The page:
From the Tower: United States Pro Kart Series – South Bend
Near record crowd enjoys another weekend with growing program
With the entire day spent up in the tower, watching every on-track session to provide the EKN Trackside Live program, not much time is spent roaming the paddock for the stories. This new ‘From the Tower’ column is our chance to delve deeper into some of the stories that developed over a race weekend, those that may or may not have been included in the daily race reports. – DC
This past weekend was the second stop of the United States Pro Kart Series, held at the historic Michiana Raceway Park. Over 160 entries both days in the eight categories put on a show at the North Liberty, Indiana facility. Weather was a factor throughout the three days, with rain hitting Friday morning to cause some slick laps in the morning as the weather held off the remainder of the day. Saturday was overcast throughout the day, with the rain holding off until overnight. Sunday was dry all day, but the humidity was high over the three days, pushing the endurance of all the drivers on the weekend.
That was the word used to begin the Leopard Pro drivers meeting Sunday morning called by series promoter Mark Coats. Saturday’s racing action saw a lot of contact throughout the heat races and the main event. The Mooresville weekend seemed to be great racing with bold moves that were not deemed to be erratic or uncalled for. The tight confines of the MRP circuit however seemed to turn a switch in the minds of some of the drivers. Sunday’s three races went much better, with drivers understanding the concept of giving up the corner when someone is inside, rather than driving into each other.
One thing to remember with the Leopard Pro, many are rookies or racing with one to two years experience. If you compare it to Superkarts! USA Stock Moto racing, it is like combining the S1 Pro and S2 Semi-Pro drivers together. Some of these younger drivers may have the speed, but don’t quite have the race craft as some of the older or experienced drivers in the category.
During the meeting, a few drivers pointed fingers and even dad’s stepped up to talk. That was unusual and what I thought it was unneeded. First off, drivers need to man up and talk to each other if they have a problem. I’m not saying throw down the gloves and box, but if you have a problem, TALK to them in the scale line or in the paddock. Don’t go crying to the race officials looking for a penalty. To race in the Pro category, a driver needs to step up for his mistakes or defend his actions. There are plenty of drivers under the age of 18 racing in sports cars, open wheel and stock cars, who don’t have their parents defending them. If it’s you doing the talking, I’m sure you will gain a little more respect from your fellow drivers.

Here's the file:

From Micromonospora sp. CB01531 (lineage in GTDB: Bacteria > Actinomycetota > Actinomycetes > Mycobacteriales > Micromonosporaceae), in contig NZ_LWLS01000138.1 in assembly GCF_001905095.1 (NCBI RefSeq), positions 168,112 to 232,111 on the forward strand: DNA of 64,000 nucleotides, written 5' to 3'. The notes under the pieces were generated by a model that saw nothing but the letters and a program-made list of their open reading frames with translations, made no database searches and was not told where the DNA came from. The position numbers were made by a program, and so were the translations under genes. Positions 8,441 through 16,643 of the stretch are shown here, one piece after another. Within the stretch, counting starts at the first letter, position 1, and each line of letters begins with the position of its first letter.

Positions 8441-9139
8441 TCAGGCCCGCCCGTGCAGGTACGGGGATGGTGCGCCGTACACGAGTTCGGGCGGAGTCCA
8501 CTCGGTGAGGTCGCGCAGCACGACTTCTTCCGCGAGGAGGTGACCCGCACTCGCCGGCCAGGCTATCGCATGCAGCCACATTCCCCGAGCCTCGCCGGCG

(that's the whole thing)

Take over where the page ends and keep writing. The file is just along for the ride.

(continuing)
Laying Down the Law
One thing that is common with karting all over the country and around the world, officials are human. Their job is to be the judge and jury of the fastest sport in the world, where split-second incidents happen and they must decipher the cause and affect. The USPKS works with three to four officials watching the track, adding one more for the 2014 to help with the large number of entries that were expected. This weekend, they made sure that drivers who pushed the limits were called out and penalized for their mistakes. Some of the calls were spot on, some were questionable, and a few could have been let go. Still, race directors and officials are doing a job not many in the industry would trade for, but they do it for the love of the sport. Make sure that you commend them the next time you see them.
Grip It and Rip It
It has been a number of years that the MG Tire has touched the surface of the Michiana Raceway Park for a large event such as the USPKS. With over 160 karts each day grinding their way around the MRP circuit, a lot of rubber was laid down to give the surface the most grip drivers had seen in years. The grid level along with the humidity tested the endurance of the drivers, especially those competing in two categories.
Deep Seat to the Rescue
Two drivers took advantage of the rebirth that is the Deep Seat. TJ Koyen suffered a rib injury toward the end of last season, and it continued to plague him at the opening round of the USPKS. After finishing third on Round One, he was unable to compete the following day. He switched from the standard seat to a Deep Seat, while putting in his own on-track training regiment to help rebuild the strength in his rib muscles. The training and Deep Seat worked, as he was among the quickest drivers during Saturday’s action until loosing his chain while leading the main event. He came back the following day to earn a fourth place result. Friday morning, Yamaha Pro driver Tony Jump sat in the driver’s seat for the first time since Mooresville. After just a few laps, he felt a sharp pain in his rib area. He tried to continue on, but the pain was nearly unbearable. Tim Koyen of KartLift and the new owner of Deep Seat, provided a seat to put in Jump’s KartSport North America Arrow kart. Jump drove to a third place result on Saturday, and was the quickest driver in the main event Sunday to score his first series victory.
Cornhole Champs Repeat
This weekend hosted the second annual USPKS Cornhole tournament during the Saturday barbeque hosted by the series and the track. It was moved to Saturday to avoid the possible rain that was forecasted to hit Friday evening. Sixteen teams signed up for the event, along with eight in the first ever kids tournament. Defending champions Haters Gonna Hate (John Dignan/Gary Lawson) backed up their win at the Pittsburgh International Race Complex last September, edging out Holden Racing (Paul Holden/Zach Holden). Kalish over Kalish (Beth Kalish/Jamie Sieracki) and You No Pass-a Me Yet! (Cale Wyse/Jason Birdsell) came one step away from the championship game. The Kids tournament was won by Dylan Tavella and Payton Durrant.